The Monitor, January/February 2022

Twenty years of anti-terror legislation
January 1, 2022
4.17 MB

In the aftermath of September 11, Canada’s Anti-terrorism Act (ATA), Bill C-36, received Royal Assent on December 18, 2001. This bill “amended the Criminal Code, the Official Secrets Act, the Canada Evidence Act, the Proceeds of Crime (Money Laundering) Act and a number of other Acts. It also enacted the Charities Registration (Security Information) Act. It was not a stand-alone Act, but rather an amending statute. The ATA formed a key component of the Government's Anti-terrorism Plan, which had four objectives:

  • to prevent terrorists from getting into Canada and protect Canadians from terrorist acts;

  • to activate tools to identify, prosecute, convict and punish terrorists;

  • to keep the Canada-U.S. border secure and a contributor to economic security; and

  • to work with the international community to bring terrorists to justice and address the root causes of violence.”1

Subsequent anti-terror and security bills have followed C-36, including Bill C-51, Bill C-24, and Bill S-7, expanding powers and curtailing freedoms. At the same time, new digital technologies that could not have been foreseen in 2001 have since made it easier than ever to track and document the movement and behaviours of citizens across the country.

Bill C-36, bills that followed and the broader public discourse around anti-terror measures have for two decades consistently sown seeds of hatred and suspicion against entire communities in Canada. This hatred has most notably culminated in the 2017 Québec City mosque shooting2 and the targeted hate crime against a Muslim family in London, Ontario this past summer.3

Bill C-36 also (further) criminalized protest in Canada. While the early signs of this were seen at the first major protest event held in Canada post-9/11, the 2002 G8 Summit in Kananaskis,4 the level of security surveillance and police violence reached a new heights at the Toronto G20 protests in 2010,5 at homeless encampments in Ontario6 and at the Fairy Creek and Wet'suwet'en blockades this past year.7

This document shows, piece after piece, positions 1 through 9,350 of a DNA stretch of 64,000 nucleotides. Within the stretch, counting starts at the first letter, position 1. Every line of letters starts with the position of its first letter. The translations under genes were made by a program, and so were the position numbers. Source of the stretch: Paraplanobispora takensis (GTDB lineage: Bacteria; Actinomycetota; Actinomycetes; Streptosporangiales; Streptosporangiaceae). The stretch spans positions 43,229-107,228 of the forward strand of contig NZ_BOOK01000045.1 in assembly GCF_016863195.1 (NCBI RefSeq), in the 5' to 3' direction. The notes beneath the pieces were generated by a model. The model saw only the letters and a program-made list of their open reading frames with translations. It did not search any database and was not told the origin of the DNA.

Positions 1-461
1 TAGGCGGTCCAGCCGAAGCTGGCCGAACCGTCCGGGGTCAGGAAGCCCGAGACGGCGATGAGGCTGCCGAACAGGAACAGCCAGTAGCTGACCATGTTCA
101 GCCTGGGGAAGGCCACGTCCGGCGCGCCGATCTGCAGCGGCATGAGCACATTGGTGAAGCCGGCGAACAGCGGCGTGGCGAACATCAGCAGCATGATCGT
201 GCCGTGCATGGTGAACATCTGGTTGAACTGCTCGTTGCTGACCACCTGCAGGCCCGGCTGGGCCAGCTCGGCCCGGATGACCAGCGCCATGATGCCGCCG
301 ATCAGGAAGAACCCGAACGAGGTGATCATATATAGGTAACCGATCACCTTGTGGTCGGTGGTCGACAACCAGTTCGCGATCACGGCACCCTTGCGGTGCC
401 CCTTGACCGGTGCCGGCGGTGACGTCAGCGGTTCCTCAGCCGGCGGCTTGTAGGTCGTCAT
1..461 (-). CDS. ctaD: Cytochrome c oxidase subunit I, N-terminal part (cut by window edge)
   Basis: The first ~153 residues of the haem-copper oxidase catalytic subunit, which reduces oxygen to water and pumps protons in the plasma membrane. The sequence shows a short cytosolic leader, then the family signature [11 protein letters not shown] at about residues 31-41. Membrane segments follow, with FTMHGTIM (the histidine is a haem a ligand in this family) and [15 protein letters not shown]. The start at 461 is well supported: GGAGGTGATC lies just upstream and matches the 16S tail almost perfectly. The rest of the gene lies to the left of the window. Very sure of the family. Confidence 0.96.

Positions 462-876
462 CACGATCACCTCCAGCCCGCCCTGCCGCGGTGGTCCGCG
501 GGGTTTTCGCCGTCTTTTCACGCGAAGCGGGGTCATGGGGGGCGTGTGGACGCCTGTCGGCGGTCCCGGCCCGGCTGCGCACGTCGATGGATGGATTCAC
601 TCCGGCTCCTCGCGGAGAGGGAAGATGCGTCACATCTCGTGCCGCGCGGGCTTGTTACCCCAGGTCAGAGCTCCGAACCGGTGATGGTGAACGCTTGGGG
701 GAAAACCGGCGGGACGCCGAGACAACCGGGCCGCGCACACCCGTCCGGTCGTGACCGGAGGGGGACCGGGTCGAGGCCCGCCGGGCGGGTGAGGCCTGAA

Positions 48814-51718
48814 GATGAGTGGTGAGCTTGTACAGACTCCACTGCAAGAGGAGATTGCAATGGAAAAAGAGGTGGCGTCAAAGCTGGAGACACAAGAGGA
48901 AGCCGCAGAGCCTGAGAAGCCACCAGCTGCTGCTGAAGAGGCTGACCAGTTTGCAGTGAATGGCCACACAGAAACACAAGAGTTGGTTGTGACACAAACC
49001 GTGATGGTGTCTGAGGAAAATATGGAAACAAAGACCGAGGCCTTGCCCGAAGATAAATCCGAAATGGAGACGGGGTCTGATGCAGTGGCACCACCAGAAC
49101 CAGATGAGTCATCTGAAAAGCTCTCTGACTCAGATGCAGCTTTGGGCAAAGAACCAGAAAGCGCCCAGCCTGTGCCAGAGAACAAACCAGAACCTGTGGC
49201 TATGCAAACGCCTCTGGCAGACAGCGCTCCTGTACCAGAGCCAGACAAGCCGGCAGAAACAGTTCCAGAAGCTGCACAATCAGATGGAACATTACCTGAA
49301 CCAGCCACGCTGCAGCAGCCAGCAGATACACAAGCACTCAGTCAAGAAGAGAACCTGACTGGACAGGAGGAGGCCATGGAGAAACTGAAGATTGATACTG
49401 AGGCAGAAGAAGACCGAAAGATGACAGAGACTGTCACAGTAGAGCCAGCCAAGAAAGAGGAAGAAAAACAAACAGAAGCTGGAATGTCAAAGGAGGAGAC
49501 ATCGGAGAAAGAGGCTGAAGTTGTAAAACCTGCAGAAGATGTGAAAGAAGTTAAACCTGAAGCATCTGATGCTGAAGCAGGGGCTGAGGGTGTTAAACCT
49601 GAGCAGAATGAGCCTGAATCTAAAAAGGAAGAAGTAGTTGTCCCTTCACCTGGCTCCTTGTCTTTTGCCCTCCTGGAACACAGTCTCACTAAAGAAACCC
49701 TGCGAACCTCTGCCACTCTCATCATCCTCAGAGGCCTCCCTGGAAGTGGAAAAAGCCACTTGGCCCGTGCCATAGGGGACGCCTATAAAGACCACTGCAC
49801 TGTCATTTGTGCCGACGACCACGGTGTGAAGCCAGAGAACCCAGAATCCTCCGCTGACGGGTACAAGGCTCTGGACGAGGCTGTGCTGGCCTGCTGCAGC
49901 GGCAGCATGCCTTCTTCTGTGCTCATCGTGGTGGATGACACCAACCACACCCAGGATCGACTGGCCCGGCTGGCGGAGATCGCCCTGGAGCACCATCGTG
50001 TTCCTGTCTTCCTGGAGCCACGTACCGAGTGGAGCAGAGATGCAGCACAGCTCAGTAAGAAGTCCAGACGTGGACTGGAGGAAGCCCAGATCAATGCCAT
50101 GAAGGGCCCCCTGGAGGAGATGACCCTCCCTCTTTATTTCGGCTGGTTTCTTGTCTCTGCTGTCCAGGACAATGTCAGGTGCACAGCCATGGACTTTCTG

The January/February issue of the Monitor explores life 20 years after the introduction of Bill C-36. Our contributors explore how do Canada can begin to repair the damage two decades of Islamophobia has done to Muslim communities; what new facial recognition mean for privacy rights writ large; exploring what CSIS was collecting in the Protest Papers and more.

Choices of rhetoric and choices of action
"You only write your own feelings like that. I feel like that's my job—to translate what I’ve experienced of life into something that's communicable to everybody and can be shared by everybody. I'm always going to be writing from my perspective. And I think that in the case of the instances of injustice that I've mentioned in songs, those feelings would have been shared by any thinking person or feeling person in those circumstances." In his conversation with the Monitor, Bruce Cockburn reflects on a lifetime of art and activism.

Canada’s smart tech future: Open cities or opaque surveillance?
New research shows that police forces across Canada are building extensive digital surveillance hubs without any public engagement. Smart city projects use very similar technologies with the same dangers, yet here residents and municipalities are increasingly implementing Open Smart City principles to avoid potential harms and strengthen public oversight, write Merlin Chatwin and Thomas Linder.

Peace, friendship and trust: Policing as treaty breaking
The resistance of Indigenous people, their memory of history, treaty, law, and land stewardship, writes Courtney Skye, are being met with police violence. 

Read the latest issue of the Monitor online at Want to support our work? Click here to help fund our research and writing and you can receive the next issue of the Monitor delivered straight to your door!




1 Government of Canada, Department of Justice. 2021, July 7. About the Anti-terrorism Act

2 Zine, Jasmin. 2021, January 28. Remembering the Québec City mosque attack: Islamophobia and Canada’s national amnesia. The Conversation.

3 Gilmour, Rachel. 2021, June 10. What is the government doing about Islamophobia in Canada? Here’s what we know. Global News.

4 Bergman, B. 2002, June 17. Ready for the G8.

5 2020, Aug 18. Toronto police pay $16.5m to protesters wrongfully held at 2010 G20 summit. The Guardian.

6 Gray, Jeff. 2021, Sept 21. Toronto spent $2-million clearing three homeless encampments in parks this summer. The Globe and Mail.

7 Cox, Sarah. 2021, Aug 25. Fairy Creek is set to become the largest act of civil disobedience in Canada’s history. The Narwhal.

Cover artwork for the January/February issue was done by Doan Truong.